So, mixed opinions on what is really the very beginning of autonomous driving technology, although in the above use case, I did not use cruise control (don’t like it, makes one complacent) or any other technology that automated the driving process. In fact, my rental vehicle has a manual gearbox, whilst my own is an automatic, something I prefer for ease of driving in traffic or about town. However, what this has done is introduce me to the gradual disconnect of humans from the real world.
The poor visibility (that I see as a genuine safety issue) and reliance entirely on a small poorly positioned video display is a little like virtual reality, but without the full immersive experience. I felt a total loss of control and trust in technology whose flaws in execution could lead to a tragic accident. (As it happens, I always get out of my car when unsure of my surroundings.) Then there is the issue of the badly positioned cup holders. Both of these examples show why much use case testing should occur before any vehicle is released.
The unfortunate thing is that automotive design, like most other things, is trend based. One company will launch a product with a brave new design theme – and the rest follow. In this case, the theme is a vehicle that was originally designed to perform utilitarian tasks, such as carrying things or animals, to simply being a lifestyle product, where functional design takes second place over looking funky. All the recent SUVs follow this trend, except the Landrover Discovery, that retains it’s boxy look which is (to me) not only more attractive, but practical, you can get large square items, dogs, boxes and more into the back, something you cannot do with curvy backed vehicles like the Nissan X-Trail, Honda CRV and others.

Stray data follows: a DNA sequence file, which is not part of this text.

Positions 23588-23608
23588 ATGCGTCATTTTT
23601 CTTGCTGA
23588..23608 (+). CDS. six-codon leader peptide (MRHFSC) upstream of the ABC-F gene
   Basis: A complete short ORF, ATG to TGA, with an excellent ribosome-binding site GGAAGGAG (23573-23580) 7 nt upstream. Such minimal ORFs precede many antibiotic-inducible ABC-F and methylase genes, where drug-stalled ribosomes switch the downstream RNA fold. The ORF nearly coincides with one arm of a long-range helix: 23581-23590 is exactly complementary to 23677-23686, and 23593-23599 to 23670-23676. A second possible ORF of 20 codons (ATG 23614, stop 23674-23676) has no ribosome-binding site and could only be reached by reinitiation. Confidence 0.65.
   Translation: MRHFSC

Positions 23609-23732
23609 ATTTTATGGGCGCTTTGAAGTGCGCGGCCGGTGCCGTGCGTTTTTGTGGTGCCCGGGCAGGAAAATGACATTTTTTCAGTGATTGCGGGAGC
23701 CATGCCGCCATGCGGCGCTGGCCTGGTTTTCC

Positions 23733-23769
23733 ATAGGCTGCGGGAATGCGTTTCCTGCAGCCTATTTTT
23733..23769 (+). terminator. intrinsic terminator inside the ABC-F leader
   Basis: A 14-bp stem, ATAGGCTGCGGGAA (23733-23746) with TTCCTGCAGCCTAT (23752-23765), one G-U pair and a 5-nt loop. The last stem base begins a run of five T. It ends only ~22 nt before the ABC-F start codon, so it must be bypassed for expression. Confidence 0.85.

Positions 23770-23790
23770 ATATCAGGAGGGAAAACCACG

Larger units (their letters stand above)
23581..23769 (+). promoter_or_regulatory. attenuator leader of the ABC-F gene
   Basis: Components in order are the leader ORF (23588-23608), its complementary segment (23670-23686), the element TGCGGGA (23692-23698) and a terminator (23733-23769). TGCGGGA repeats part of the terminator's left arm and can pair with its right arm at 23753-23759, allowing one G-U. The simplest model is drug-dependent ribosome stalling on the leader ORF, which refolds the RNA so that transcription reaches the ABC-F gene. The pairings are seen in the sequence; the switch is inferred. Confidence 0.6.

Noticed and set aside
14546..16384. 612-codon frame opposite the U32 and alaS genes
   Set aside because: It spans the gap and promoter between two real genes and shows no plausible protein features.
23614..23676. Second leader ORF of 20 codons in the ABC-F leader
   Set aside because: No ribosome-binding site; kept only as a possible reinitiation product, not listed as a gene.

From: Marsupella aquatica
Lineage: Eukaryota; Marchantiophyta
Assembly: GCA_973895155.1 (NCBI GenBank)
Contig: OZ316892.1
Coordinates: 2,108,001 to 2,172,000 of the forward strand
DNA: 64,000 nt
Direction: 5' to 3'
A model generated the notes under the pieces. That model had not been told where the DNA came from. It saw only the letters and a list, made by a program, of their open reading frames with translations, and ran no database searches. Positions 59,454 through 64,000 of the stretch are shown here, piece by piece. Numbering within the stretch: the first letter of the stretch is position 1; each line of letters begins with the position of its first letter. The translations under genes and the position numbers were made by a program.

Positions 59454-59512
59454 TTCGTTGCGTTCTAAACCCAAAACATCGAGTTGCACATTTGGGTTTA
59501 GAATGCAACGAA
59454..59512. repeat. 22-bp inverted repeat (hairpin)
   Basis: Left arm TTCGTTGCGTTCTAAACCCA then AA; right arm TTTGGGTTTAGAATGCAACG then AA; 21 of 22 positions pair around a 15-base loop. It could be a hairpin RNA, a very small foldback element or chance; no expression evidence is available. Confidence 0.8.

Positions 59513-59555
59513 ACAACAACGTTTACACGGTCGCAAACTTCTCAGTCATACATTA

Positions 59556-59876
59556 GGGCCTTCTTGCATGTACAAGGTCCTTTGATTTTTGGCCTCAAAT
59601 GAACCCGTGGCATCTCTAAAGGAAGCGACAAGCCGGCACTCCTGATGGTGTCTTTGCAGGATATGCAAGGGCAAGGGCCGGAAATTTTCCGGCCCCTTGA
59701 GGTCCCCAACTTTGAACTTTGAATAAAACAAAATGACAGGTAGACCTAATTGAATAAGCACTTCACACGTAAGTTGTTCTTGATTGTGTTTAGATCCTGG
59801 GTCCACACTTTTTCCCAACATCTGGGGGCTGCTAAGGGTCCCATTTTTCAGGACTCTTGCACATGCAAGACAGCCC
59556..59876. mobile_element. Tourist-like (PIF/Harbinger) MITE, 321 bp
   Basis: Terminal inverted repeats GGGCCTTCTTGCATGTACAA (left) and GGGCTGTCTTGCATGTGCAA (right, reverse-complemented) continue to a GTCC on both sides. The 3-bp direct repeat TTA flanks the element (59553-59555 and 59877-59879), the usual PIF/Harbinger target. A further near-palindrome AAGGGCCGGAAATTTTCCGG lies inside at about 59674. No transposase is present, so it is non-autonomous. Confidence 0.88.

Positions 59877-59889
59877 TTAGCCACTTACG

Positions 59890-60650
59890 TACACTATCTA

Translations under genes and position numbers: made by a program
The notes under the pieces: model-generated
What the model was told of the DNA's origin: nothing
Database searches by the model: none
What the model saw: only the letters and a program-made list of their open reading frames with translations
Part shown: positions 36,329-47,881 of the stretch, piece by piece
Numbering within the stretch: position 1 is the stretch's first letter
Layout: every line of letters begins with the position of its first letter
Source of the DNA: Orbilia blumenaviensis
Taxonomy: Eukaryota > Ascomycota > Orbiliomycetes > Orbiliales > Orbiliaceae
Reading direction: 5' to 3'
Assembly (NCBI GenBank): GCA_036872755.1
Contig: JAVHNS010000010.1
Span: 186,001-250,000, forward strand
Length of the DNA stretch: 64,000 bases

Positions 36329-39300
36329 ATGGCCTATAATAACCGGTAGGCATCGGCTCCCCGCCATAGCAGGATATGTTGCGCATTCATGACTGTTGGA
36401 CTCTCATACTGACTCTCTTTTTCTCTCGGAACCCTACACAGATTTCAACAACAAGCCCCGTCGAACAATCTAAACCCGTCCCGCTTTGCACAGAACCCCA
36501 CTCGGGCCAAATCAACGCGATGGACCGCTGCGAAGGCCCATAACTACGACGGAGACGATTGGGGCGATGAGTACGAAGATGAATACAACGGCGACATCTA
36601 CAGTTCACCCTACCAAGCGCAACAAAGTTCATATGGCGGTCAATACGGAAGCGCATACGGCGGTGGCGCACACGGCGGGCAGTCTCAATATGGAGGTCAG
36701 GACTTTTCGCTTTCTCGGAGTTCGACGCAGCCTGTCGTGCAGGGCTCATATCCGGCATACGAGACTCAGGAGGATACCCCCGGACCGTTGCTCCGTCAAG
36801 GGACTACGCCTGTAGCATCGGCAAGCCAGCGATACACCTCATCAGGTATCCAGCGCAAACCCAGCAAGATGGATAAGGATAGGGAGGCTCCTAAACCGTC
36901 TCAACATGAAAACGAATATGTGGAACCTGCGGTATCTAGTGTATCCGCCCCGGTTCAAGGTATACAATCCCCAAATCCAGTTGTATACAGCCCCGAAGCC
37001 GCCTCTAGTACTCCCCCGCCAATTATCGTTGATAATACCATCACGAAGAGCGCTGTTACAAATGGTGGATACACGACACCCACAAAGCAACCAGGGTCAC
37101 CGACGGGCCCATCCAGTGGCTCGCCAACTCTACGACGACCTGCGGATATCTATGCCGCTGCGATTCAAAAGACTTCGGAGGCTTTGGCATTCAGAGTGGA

Food for thought anyway, as you prepare for Uberville where one day, you won’t even have a steering wheel!
Fight back club: Keep your spacious vehicle with excellent visibility and driver ergonomics until automotive manufacturers realise that intelligent design counts.
*Googlization, Googleisation, Googleization, Googalization? Take your pick!